The last improvement in the HITECH act enforces stricter regulations on the disclosure of patient information by the entity by reducing the amount of time they have to account for the disclosure from six years to three.
What does the HITECH Act mean for enforcement?
Prior to the HITECH Act, HIPAA violations were rarely prosecuted and complaints rarely amounted to action or civil penalties on the part of the Department for Health and Human Services.  HITECH changed this dramatically with the most infamous example of the sentencing of a hospital employee to four months in prison for the unauthorized access of coworker and celebrity medical records in 2010.
Patient-doctor electronic communication is also now covered in the HITECH act.  Doctors must encrypt communication with patients, which provides obvious problems for the tech-illiterate patient.  Healthcare providers can obtain consent from a patient to communicate via unencrypted email that can be waived at any time.  Email communication initiated by the patient operates under the assumption of unencrypted communication consent.  
Information cleaned from email communication must be added to the patient’s medical record and should be treat the same as an in-person doctor visit.  The use of electronic portals, rather than emails, which enables a patient to log in and communicate with doctors or access their records, is a preferable option to complex email decryption.
What is Section 13410(d) of the HITECH Act?
Section 13410(d) provides stiffer penalties for “noncompliance due to willful neglect,” provides maximum penalties for violation of privacy requirements, and entitles the patient to recoup monetary damages for the breach of personal information.  The maximum penalty is $1.5 million dollars for repeated violations.  It also modified section 1176(b) that had absolved entities of liability if they were not aware of regulations.  Instead, entities are now assigned the lowest level of liability and conversely, the lowest level of penalties for non-compliance.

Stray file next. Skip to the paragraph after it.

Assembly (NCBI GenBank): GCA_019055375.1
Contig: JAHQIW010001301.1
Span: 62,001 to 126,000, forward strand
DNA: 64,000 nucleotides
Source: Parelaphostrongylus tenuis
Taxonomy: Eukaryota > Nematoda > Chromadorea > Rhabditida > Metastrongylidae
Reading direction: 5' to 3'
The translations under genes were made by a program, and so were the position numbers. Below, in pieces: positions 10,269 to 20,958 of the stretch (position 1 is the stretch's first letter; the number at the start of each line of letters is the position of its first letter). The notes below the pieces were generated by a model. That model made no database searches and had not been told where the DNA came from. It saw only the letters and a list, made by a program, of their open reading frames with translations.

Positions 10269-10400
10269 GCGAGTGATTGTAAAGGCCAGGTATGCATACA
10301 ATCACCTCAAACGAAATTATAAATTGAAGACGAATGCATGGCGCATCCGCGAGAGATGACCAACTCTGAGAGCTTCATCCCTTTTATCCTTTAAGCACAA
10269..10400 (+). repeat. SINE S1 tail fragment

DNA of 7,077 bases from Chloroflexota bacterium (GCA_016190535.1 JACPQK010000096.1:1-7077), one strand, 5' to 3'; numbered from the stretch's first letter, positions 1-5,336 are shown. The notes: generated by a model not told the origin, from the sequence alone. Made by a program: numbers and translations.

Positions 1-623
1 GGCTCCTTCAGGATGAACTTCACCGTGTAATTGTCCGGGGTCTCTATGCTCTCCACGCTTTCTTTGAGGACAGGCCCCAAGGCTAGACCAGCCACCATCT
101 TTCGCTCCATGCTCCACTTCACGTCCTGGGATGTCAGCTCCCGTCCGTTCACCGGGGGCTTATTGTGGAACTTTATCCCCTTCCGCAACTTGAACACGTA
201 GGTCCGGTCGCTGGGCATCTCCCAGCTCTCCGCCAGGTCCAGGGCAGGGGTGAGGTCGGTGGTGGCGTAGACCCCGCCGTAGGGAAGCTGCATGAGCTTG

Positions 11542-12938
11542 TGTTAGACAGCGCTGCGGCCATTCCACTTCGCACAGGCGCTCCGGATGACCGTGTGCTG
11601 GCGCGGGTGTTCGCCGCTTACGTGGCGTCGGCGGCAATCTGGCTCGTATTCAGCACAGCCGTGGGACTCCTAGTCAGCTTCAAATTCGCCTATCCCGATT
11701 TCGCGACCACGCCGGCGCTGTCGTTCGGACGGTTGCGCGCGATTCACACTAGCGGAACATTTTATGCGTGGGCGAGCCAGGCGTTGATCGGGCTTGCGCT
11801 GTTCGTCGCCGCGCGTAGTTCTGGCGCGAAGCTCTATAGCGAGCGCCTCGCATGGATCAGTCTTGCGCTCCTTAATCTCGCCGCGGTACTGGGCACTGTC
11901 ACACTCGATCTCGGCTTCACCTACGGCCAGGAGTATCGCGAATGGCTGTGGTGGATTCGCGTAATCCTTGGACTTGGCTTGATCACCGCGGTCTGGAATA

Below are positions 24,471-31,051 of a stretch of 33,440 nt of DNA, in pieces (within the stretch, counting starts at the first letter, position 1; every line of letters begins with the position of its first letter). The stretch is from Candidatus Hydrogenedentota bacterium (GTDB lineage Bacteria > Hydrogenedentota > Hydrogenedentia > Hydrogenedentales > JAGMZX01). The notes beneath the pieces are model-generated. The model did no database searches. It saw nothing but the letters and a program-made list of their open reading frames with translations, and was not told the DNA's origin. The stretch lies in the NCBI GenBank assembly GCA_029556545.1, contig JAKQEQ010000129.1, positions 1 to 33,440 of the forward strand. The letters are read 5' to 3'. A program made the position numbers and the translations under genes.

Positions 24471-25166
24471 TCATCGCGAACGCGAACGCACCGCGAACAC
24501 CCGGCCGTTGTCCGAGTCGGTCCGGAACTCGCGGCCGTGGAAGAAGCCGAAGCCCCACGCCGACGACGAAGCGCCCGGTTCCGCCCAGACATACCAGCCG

There is criticism that HIPAA and HITECH requirements bury doctors in paperwork and create unnecessary bureaucracy that impedes patient care.  Additionally, clinical research is impeded by privacy requirements as researchers do not enjoy the same level of access to patient records as they did prior to the increased regulations.  HITECH clarified disclosure rules and streamlined procedures as the original requirements were at time unclear to the record holding entities, forcing them to be overly cautious with the disclosure of personal information.
What is “meaningful use?”
In response to criticism over the stall of clinical research and patient care, the HITECH act provides protections for medical institutions that need to use patient data to improve patient care and research.  Those that qualify for meaningful use may access and use Electronic Health Records (EHR) for various tasks such as prescribing medication.  For an institution or provider to receive meaningful use status, they must meet stringent regulations regarding the disclosure of their data to patients.  Those that apply EHRs correctly to improve patient care will receive incentive payments from the federal government to maintain that standard of care, enabled by the use of EHRs.  
Doctors using EHRs will need to report data on patient’s blood pressure level, smoking status and weight as well as other statistics to improve data collection on health trends.  Efforts are ongoing to help doctors qualify, maintain and comply with meaningful use status to improve patient care as a whole.